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Court of Appeal, Second District, Division 1, California.

Carl D. FRY, Petitioner and Respondent, v. Frank PEKAROVICH, Recording Secretary of the All City Employees Association, All City Employee Association, a non-profit corporation, Respondents and Appellants.

Civ. 44260.

Decided: March 18, 1975

Warren, Adell & Miller, Charles Warren and Hirsch Adell, Los Angeles, for appellants. Arthur Levitas, Los Angeles, for respondent.

This appeal is taken from a judgment granting a writ of mandate ordering appellant McCarns, as secretary of All City Employees Association, to include, among the signatures on a petition to be verified by her, those of General members as well as Represented members of the appellant All City Employees Association (hereinafter referred to as ACEA).

The ACEA is a non-profit corporation which offers membership to employees of the City of Los Angeles. A joint council of that body with the American Federation of State, County and Municipal Employees, AFL-CIO (AFSCME) was formed in October, 1971, for the purpose of representing employees of the City in accordance with the appropriate ordinance. Thereafter the joint council proceeded to file petitions seeking certification as the recognized employee organization and bargained for the members of the ACEA in classifications of employees that had selected the joint council to represent them. At the time this writ was argued in the trial court there were 2104 members represented by AFSCME, (denominated by the by-laws as Represented members) and 9223 members not represented (General members).

Respondent herein, a General member, filed with appellant McCarns a petition requesting the Board of Directors of ACEA to rescind its agreement with AFSCME forming the joint council and should the Board fail to so act, to submit the question of rescission to vote of the members. Appellant McCarns as recording secretary was charged with the duty of verifying the signatures and determining whether there was a sufficient number. McCarns examined the petition and notified respondent that the number of signatures was insufficient in that the only valid signatures were those of Represented members. Two weeks later the Board of Directors of ACEA by formal action in regular meeting adopted the letter sent by McCarns to respondent; and thereafter respondent filed the subject action seeking a writ of mandate to verify signatures of general members as well as represented members. That writ was granted and this appeal followed.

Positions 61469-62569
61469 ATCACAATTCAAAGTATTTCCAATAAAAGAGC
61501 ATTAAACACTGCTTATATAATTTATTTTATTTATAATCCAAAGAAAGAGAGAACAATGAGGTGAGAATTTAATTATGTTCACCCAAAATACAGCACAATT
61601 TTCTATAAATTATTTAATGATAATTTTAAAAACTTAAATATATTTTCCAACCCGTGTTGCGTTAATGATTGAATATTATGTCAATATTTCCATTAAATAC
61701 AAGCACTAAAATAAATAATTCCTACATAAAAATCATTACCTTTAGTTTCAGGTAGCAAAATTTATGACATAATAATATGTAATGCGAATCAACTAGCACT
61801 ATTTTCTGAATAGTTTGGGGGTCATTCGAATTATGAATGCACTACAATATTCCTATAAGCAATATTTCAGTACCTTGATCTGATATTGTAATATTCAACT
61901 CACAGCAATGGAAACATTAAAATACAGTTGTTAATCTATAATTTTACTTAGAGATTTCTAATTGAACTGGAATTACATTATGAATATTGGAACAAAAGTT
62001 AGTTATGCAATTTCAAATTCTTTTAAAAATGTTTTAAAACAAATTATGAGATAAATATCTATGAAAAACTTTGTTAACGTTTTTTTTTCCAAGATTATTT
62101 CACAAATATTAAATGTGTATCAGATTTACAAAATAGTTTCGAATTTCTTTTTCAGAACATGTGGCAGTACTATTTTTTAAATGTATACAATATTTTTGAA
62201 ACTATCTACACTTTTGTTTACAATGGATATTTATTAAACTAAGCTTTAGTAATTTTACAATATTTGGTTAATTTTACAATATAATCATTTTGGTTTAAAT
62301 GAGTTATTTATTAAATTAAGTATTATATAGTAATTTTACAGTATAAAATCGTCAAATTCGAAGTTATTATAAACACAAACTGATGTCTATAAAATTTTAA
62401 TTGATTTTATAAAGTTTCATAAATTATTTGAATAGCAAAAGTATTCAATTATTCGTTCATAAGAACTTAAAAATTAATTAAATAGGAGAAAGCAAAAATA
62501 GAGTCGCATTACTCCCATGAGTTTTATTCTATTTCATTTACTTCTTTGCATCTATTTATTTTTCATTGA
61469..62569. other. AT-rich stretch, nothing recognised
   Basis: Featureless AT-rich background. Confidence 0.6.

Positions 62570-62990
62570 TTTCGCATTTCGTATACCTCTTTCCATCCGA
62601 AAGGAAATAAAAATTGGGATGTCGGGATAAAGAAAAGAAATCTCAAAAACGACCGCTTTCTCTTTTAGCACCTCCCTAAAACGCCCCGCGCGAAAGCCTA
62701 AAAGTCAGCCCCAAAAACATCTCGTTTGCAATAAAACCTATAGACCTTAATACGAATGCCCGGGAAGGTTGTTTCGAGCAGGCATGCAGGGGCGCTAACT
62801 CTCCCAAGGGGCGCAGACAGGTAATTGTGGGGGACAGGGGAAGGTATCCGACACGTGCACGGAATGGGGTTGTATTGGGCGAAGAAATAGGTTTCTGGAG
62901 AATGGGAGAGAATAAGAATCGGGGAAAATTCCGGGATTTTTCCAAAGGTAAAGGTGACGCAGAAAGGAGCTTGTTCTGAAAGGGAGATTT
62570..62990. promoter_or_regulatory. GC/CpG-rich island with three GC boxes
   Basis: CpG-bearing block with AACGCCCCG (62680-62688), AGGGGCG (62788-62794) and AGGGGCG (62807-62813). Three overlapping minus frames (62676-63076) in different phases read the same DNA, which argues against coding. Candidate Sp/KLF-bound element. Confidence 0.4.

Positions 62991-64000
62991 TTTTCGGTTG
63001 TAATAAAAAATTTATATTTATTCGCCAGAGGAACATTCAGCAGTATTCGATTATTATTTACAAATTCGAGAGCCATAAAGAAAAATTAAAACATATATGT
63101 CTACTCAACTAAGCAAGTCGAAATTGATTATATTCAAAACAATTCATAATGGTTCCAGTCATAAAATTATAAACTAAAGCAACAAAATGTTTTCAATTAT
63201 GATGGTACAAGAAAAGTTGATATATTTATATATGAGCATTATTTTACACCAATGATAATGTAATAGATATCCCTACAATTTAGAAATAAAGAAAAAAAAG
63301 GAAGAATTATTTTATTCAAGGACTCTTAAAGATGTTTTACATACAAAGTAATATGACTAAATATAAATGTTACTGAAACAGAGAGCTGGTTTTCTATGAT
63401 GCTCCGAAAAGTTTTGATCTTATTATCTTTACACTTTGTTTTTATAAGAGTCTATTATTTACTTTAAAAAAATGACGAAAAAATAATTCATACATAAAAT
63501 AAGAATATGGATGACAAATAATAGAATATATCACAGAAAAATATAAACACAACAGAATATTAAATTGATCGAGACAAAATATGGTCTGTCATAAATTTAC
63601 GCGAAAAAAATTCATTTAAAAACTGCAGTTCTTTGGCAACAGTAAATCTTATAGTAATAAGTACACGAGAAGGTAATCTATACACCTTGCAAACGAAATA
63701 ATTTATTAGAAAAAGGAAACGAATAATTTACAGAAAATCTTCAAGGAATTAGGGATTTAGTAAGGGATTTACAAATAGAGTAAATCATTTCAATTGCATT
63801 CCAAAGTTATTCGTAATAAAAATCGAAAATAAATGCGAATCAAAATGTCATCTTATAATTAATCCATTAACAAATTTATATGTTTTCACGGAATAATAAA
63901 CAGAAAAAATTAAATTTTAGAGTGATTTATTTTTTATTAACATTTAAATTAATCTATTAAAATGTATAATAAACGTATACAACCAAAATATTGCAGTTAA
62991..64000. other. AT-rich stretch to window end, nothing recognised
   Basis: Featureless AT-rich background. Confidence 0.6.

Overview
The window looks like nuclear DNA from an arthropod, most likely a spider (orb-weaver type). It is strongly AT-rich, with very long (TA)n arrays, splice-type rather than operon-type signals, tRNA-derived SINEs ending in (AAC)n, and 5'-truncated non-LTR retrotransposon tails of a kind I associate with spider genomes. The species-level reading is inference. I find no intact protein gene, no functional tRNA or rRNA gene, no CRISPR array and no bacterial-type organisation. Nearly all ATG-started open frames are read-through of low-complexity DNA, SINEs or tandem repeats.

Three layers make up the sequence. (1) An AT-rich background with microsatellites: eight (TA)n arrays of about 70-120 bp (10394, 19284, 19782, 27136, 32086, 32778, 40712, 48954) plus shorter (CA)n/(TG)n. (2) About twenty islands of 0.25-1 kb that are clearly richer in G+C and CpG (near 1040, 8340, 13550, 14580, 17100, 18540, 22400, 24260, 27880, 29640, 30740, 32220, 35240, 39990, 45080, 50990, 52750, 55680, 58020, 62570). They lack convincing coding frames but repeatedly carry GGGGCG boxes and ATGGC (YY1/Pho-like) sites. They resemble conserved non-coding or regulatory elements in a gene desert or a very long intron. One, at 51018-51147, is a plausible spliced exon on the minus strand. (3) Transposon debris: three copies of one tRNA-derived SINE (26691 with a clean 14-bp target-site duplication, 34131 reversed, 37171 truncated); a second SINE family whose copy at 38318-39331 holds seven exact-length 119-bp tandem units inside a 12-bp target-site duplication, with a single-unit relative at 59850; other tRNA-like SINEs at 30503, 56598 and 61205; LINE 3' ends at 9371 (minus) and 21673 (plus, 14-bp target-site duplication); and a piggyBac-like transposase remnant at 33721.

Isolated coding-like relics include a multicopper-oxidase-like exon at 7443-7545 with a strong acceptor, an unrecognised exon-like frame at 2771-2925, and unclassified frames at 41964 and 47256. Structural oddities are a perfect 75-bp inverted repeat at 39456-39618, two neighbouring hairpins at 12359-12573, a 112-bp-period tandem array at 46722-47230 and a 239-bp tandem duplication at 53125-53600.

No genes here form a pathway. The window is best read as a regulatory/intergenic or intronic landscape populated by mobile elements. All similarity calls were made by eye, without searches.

Appellant maintains (1) that there is ambiguity in the provisions of the by-laws, therefore the interpretation of the Board of Directors should be binding upon the courts, minus a finding of unreasonableness or arbitrariness, (2) assuming the court should make an independent interpretation, the court erred in its ruling, (3) the appellant McCarns' duties were discretionary rather than ministerial in nature and thus a writ of mandate was improperly issued, and (4) the writ improperly terminated a joint venture prior to the completion of its purpose.

Appellant argues that the Board of Directors of ACEA by its action in adopting McCarns' letter to respondent properly exercised its power to interpret the by-laws and the court is restricted in its power to make an independent determination and overrule that body. Appellants point to 18 C.J.S. Corporations s 183, page 595, wherein, in relation to the interpretation of by-laws of an unincorporated association, it is stated:

‘The board of directors of a corporation may interpret an ambiguous by-law without formality, the interpretation arising from their conduct and methods of transacting business, and the general rule as to recognizing a practical construction by the parties applies, so that, in the case of ambiguity in a by-law, a court will not give it a positive construction opposed to any consistent practical construction which it has received from the corporation and its members, where such practical construction is not unreasonable, or contrary to the principles of justice or morality or to any rule of law or public policy. The courts, however, are not bound by the construction adopted by the corporation, its officers, or its members.’

that concept has been adopted in California courts (DeMille v. American Fed. of Radio Artists (1947) 31 Cal.2d 139, 187 P.2d 769; Williams v. Inglewood Board of Realtors (1963) 219 Cal.App.2d 479, 33 Cal.Rptr. 289). It is therefore argued by appellant that there was an ambiguity, the Board made a reasonable interpretation, and it was not within the trial court's province to reverse the Board's ruling.